l-ln 1957. animatorJoe Barbera and storywriter Bill Hanna were ignomiously thrown out of a job when M( N shut down the film animation side oftheiroperations. Not a particularly notable occurrence. you might think. l’ntil. that is. you realise that the job in question was producfiing probably the most popular comic twosome in the silver screen's lumin'ary -ladcn history: Tom (rm/.lerry.

'l‘he cartoons ran for tw enty years. won seven ( )scars and helped form the mould that the two men would later exploit so successfully on television: distinctively individual animal characters with all the mannered appeal of the biggest

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llll\ year sees the thirtieth anniversary of llitllllit-Httl’lk‘l'd l’roductions. the first company ever to produce animation specially made for teley ision. It's a year iit which they unleash a \ycltet of t'ey tyed

favourites back onto our screens. in their ow n tw o-hour mov ie specials: 'l‘op (at returns for the first time in twenty si\' years w ith a feature called [fever/y III/ls ( at: those titegalithic Neighbours. liltc‘ l'littlstonc‘s. meet tip with their post—Nuclear counterparts. 'l he .letsons. while the studio‘s first big success l lucklcberry

Hound gracesoui' screens once more in [Ii/1U ( [our]. lftr’ lftlrftlllrf I/It' lltu‘k/c/ierry.

.loe Barbera‘s fiftieth year in animation looks set to be a good one. “tree decades ago. however. the duo weren't so sure about the wiseness of their move from big screen to the small box. Speaking from his I lollywood office. the seventy-four year old mogul recalled their dilemma 'Sure. there w as a lot of snobbery against us because we were working in television. All the time. But those people who criticised

its just didn't understand the logistics of the thing. \Vitli font and Jerry we w ere given $451" lllto make a five minute cartoon. ( )n ‘l‘\' we had Sillllll to do the same amount of animation. so obv iously corners were gonna hay e to be cttt. [be funny thing is that now everybody is doing it. .-\ll the animation that Disney do. for instance. is done a lot more cheaply. liven their cinema stuff.‘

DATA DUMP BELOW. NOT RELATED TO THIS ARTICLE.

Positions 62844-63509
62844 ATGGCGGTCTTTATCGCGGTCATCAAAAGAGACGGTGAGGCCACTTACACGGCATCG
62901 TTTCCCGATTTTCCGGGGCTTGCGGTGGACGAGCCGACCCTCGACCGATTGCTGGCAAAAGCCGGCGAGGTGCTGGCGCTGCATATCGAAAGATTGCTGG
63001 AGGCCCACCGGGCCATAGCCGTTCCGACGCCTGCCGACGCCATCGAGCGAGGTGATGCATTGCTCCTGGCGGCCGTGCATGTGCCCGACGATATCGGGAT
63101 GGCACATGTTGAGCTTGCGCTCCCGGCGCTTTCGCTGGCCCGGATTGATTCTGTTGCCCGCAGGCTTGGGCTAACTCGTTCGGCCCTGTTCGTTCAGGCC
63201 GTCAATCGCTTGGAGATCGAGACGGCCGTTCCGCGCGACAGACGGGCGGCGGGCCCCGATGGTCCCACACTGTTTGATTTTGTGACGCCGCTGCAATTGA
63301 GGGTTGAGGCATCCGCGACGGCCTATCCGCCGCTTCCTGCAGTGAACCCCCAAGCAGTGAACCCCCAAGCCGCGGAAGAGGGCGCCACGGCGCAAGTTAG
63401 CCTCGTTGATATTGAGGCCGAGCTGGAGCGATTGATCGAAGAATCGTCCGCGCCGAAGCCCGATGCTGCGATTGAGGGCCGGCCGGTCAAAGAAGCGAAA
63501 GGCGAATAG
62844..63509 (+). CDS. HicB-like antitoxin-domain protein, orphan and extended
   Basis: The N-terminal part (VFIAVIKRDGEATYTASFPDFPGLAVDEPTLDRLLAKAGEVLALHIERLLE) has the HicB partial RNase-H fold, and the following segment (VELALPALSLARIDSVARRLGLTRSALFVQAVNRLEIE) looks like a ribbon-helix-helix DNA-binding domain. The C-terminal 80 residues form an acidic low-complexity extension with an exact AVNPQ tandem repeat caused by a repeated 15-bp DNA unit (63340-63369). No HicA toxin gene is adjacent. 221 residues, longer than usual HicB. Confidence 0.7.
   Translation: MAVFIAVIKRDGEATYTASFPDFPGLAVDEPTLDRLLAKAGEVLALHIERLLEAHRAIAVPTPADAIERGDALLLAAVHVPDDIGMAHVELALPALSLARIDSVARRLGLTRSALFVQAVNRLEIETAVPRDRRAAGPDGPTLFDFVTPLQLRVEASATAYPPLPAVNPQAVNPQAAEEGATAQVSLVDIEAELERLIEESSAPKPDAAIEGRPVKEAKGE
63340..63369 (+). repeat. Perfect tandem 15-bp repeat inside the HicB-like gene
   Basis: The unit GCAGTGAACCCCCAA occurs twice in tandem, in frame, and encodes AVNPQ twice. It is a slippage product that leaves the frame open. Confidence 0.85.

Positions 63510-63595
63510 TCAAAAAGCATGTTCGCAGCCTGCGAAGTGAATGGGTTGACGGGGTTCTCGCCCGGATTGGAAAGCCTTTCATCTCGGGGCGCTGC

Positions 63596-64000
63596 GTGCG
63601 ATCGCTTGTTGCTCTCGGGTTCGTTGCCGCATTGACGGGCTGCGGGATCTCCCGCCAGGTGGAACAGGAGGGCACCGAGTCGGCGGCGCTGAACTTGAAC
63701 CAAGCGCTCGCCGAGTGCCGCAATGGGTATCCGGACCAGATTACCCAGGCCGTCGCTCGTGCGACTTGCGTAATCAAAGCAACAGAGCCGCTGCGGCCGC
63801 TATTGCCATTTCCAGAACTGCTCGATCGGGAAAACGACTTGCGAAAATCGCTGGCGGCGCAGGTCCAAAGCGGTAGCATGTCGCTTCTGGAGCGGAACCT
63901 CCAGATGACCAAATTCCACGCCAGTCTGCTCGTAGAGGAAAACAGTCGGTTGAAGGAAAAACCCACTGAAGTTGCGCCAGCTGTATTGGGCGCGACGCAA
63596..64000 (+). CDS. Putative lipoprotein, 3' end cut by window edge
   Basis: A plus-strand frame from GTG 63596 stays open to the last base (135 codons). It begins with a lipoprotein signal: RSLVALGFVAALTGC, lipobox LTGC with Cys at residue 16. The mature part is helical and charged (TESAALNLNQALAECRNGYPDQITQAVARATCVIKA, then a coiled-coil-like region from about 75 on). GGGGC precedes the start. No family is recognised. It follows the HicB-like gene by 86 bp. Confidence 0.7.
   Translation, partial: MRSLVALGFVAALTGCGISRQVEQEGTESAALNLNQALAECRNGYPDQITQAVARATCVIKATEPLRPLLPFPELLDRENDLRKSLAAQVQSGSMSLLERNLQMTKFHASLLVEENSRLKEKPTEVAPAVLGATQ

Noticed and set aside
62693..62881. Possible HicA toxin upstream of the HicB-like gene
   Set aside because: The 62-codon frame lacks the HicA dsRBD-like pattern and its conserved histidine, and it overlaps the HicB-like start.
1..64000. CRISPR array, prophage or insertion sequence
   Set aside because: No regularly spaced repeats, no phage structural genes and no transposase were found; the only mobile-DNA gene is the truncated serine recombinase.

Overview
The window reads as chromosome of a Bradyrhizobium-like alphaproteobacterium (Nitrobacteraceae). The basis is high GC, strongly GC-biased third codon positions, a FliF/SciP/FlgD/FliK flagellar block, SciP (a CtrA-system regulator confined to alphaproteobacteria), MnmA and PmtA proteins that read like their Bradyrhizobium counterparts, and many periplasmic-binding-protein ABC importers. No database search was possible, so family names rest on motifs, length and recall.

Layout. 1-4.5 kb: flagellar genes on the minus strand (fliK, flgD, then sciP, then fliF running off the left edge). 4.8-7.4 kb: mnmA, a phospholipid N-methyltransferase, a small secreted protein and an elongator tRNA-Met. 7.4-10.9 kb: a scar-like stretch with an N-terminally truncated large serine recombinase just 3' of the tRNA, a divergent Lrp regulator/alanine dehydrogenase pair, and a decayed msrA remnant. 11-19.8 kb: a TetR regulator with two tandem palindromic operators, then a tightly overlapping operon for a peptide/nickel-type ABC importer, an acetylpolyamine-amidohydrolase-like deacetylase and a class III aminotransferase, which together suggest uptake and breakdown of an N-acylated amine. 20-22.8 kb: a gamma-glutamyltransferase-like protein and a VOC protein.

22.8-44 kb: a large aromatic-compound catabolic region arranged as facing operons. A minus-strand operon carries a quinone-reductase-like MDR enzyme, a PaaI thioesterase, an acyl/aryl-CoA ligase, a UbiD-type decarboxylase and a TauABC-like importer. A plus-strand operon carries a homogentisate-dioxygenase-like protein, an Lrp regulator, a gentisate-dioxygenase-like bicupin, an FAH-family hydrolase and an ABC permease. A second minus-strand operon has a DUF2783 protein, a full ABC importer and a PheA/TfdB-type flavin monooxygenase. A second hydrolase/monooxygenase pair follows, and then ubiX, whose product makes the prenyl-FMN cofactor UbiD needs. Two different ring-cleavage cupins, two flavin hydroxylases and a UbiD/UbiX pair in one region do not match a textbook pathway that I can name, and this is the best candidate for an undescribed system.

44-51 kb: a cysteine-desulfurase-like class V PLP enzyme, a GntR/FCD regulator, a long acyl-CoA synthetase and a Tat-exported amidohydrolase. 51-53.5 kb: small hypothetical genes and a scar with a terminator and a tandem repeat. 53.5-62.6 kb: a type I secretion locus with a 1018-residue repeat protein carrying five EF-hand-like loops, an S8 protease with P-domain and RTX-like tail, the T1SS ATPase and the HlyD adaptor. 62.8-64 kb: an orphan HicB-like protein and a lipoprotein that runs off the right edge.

In the late WSHs the majority of television's cartoon fare w as culled froin prehistoric cinema reels. The duo decided it was time for a change. negotiating their way round the problctns of finance with characteristic ingenuity. Rather diplomatically. the Hanna-Barbera press office describe the solution as a ‘pioneering process brought about by budget limitations.‘ We. on the other hand. know it better as Limited Animation?

You remember backgrounds which changed into an endlessly repeating tree whenever Yogi Bear and the Ranger embarked upon a chase. facial expressions that ranked with Roger Moore in terms of muscular dexterity and characters who mov ed as if they’d just been discharged from traction. 'l‘he finely detailed skill ofthe Tom and Jerry days was no longer economically

8'I‘hc t—isifll? .‘s‘m . s Dec 1088

a i t

In a rare interview. Joe Barbera. in Hollywood. talks to Allan Brown about thirty years of Hanna and Barbera.

viable. In its place came a form of animation which relied heavily upon character and mannerism to maintain interest.

The sight ofsuch cost-cutting may have been a shock to the system in 1958 but it wasn‘t to stop l lanna-Barbera Productions from becoming the ‘(ieneral Motors ofthe cartoon industry.‘